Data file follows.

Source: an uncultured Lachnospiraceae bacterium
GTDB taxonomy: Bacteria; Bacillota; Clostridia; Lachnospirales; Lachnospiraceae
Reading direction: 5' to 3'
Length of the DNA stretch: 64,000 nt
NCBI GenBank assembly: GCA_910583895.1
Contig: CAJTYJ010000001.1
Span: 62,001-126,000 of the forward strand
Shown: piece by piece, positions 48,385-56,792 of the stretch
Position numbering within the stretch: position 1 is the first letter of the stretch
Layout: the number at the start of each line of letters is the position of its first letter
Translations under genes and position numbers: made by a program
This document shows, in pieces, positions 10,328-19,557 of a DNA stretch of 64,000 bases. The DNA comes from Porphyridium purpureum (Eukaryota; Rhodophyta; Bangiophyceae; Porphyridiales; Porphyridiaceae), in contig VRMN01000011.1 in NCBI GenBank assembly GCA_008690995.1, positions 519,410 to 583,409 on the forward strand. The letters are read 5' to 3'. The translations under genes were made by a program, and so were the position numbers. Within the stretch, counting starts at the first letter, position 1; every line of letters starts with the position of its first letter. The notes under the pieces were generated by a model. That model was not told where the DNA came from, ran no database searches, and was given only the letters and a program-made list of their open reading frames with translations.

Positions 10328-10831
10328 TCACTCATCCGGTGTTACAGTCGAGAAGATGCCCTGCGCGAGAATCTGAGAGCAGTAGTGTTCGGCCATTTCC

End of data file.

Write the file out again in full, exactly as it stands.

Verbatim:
Source: an uncultured Lachnospiraceae bacterium
GTDB taxonomy: Bacteria; Bacillota; Clostridia; Lachnospirales; Lachnospiraceae
Reading direction: 5' to 3'
Length of the DNA stretch: 64,000 nt
NCBI GenBank assembly: GCA_910583895.1
Contig: CAJTYJ010000001.1
Span: 62,001-126,000 of the forward strand
Shown: piece by piece, positions 48,385-56,792 of the stretch
Position numbering within the stretch: position 1 is the first letter of the stretch
Layout: the number at the start of each line of letters is the position of its first letter
Translations under genes and position numbers: made by a program
This document shows, in pieces, positions 10,328-19,557 of a DNA stretch of 64,000 bases. The DNA comes from Porphyridium purpureum (Eukaryota; Rhodophyta; Bangiophyceae; Porphyridiales; Porphyridiaceae), in contig VRMN01000011.1 in NCBI GenBank assembly GCA_008690995.1, positions 519,410 to 583,409 on the forward strand. The letters are read 5' to 3'. The translations under genes were made by a program, and so were the position numbers. Within the stretch, counting starts at the first letter, position 1; every line of letters starts with the position of its first letter. The notes under the pieces were generated by a model. That model was not told where the DNA came from, ran no database searches, and was given only the letters and a program-made list of their open reading frames with translations.

Positions 10328-10831
10328 TCACTCATCCGGTGTTACAGTCGAGAAGATGCCCTGCGCGAGAATCTGAGAGCAGTAGTGTTCGGCCATTTCC